The Plitvice Lakes National Park is one of the oldest and largest national parks in Croatia. First thing’s first – it’s pronounced split-Vitz-eh. We know, it’s a tricky one.
Now, Plitvice is one of those places that makes the country seem like a proper untouched paradise. Beautiful waterfalls pour over lush greenery. Turquoise water winds through mountains, which roll as far as the eye can see. Mountain wagtails and white-backed woodpeckers break the silence of morning by singing old Croatian folk songs (probably). Sounds alright, right? Wrong. It sounds better than alright. Plitvice Lakes National Park is spectacular.
It’s for that reason, and many more, that the Plitvice Lakes National Park has been a UNESCO World Heritage Site since 1979. So there. That’s the absolute basics.
Now we’re going to get into a few more of the specifics regarding Plitvice and the Plitvice Lakes National Park. Like explaining why one reason you should be excited to go is to get a good few slaps when you get there! ‘Slap’ is the Croatian for the waterfall, by the way, just to avoid any early confusion. Please don’t slap anyone in the National Park. Or anywhere else. You can’t just go about slapping people. Now back to Plitvice.
Where is the Plitvice Lakes National Park?
The Plitvice Lakes National Park is in the center of Croatia. It’s part of the mountainous karst area which borders the eastern boundaries of Bosnia and Herzegovina (a country that is also super beautiful). It measures 296.85 square kilometers and, as the crow flies, it’s 34 miles away from the Adriatic Sea at its nearest point. There’s a map right above this paragraph though, so if you want to know exactly where it is, we don’t know what you’re doing reading this.
There are various ways to get to Plitvice Lakes National Park. The nearest airports are Zadar, Zagreb, and Rijeka. On the map, the national park is about halfway between Zagreb, the capital of Croatia, and Zadar, which is on the Dalmatian Coast. So going from either of these cities, even on a day trip, is doable. From Zagreb or Zadar it’s about a 2-3 hour bus depending on traffic. From Split, it’s a bit further at 3-4 hours, and if you’re coming from Dubrovnik you’re looking at 4-6 hours.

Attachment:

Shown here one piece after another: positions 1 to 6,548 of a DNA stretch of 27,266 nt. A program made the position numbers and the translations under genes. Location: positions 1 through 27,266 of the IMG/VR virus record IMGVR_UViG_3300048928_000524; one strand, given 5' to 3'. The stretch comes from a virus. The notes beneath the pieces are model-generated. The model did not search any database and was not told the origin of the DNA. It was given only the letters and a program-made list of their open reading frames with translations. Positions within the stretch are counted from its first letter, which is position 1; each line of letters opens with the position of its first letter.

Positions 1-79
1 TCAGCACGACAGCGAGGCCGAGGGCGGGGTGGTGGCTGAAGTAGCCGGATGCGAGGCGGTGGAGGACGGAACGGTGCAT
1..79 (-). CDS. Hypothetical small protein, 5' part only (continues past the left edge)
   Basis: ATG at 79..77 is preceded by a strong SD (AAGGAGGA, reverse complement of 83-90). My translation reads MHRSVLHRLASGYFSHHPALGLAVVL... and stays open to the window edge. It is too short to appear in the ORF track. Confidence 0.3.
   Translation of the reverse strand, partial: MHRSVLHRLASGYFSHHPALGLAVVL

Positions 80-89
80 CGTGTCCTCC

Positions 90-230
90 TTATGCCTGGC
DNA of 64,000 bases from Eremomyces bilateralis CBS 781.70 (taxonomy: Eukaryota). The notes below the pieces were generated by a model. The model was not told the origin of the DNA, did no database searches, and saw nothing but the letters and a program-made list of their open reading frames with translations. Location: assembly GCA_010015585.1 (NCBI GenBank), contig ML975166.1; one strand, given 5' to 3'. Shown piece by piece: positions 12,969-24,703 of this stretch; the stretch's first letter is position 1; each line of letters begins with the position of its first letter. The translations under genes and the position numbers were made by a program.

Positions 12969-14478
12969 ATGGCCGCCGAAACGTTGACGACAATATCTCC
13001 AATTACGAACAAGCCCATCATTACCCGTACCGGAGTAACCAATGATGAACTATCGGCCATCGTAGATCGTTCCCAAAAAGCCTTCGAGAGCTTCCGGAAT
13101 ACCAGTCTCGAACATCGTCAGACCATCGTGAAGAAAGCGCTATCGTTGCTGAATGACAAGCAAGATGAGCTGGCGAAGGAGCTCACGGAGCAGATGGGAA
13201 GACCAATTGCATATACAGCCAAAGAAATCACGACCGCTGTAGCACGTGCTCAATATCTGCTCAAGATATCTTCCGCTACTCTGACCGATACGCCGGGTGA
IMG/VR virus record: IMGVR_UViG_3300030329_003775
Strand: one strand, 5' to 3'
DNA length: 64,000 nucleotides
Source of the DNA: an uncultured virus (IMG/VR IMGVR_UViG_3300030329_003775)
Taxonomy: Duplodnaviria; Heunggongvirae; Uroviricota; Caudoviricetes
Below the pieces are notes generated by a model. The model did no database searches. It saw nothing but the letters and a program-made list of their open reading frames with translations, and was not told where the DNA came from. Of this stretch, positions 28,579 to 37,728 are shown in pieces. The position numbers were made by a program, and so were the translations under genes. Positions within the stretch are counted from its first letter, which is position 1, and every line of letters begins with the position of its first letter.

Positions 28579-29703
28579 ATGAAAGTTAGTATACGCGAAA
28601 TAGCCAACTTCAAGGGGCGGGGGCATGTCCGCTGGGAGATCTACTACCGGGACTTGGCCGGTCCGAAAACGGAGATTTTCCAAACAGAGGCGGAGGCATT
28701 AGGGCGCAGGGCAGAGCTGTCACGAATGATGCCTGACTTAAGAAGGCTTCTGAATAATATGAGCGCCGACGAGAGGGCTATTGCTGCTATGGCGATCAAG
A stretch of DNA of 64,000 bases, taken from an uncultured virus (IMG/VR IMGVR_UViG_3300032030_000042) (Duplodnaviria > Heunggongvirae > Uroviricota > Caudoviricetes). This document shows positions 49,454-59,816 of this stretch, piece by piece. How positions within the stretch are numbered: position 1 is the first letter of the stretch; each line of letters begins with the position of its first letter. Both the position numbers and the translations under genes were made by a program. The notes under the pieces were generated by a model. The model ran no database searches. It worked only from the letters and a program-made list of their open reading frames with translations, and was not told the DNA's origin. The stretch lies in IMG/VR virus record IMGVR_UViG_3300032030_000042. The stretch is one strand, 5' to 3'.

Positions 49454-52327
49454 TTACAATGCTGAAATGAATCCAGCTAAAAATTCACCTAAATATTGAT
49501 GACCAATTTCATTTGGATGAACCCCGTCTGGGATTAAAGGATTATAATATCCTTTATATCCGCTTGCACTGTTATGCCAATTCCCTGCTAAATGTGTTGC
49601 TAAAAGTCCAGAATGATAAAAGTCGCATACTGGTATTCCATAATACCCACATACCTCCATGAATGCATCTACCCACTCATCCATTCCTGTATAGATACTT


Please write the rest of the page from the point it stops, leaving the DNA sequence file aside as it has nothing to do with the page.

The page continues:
Why should I go here?
You should go because we can guarantee you a good slap if you do! That’s our way of testing whether you read the introduction to this piece or not. If you didn’t, you’re probably very confused right now. A ‘slap’ is the Croatian word for a waterfall – and Plitvice Lakes National Park is famous for its waterfalls. The waterfalls have made it the most popular tourist attraction in Croatia, and the best thing to do when you get there is just… to explore. It’s stunning.
The focal point of the Plitvice Lakes National Park lies in the name. It’s based around 16 lakes stretching eight kilometers in total. The lakes are connected by any number of waterfalls and are deep set in the lush green forest which is home to everything from wild boars to bears and wolves. Don’t leave your porridge unattended and the bears shouldn’t be a problem.
There’s a lot of hiking potential in the area. The lowest point is 380 meters, whereas the summit is way up at 1280m. The height difference between the lakes themselves is only 135 meters though, so a lot of the best or most popular hiking routes focus on areas around this level. Perhaps the best viewpoint of the lake, and certainly the most famous, is that from Veliki Slap. It’ll probably be the picture on your entry ticket, or if you get confused, just stick ‘Veliki Slap’ into your phone. Remember that photograph from the very top of this article? We’ve been on such a journey since then, I know! But yup, that was taken from Veliki Slap, or nearby.
What’s the downside?
See those little ants on that bridge above? Yup. The detectives among you will already have worked this one out. When we wrote that the Plitvice Lakes National Park is the “most popular tourist attraction in Croatia”, that’s not necessarily a good thing. Especially if you’ve been to Dubrovnik, you’ll know all about overtourism in Croatia, and particularly in summer, this is a bit of an issue in the Plitvice Lakes National Park. That Veliki Slap lookout spot we mentioned above? That’ll be super crowded in June, July, and August. Summer can get crazy busy.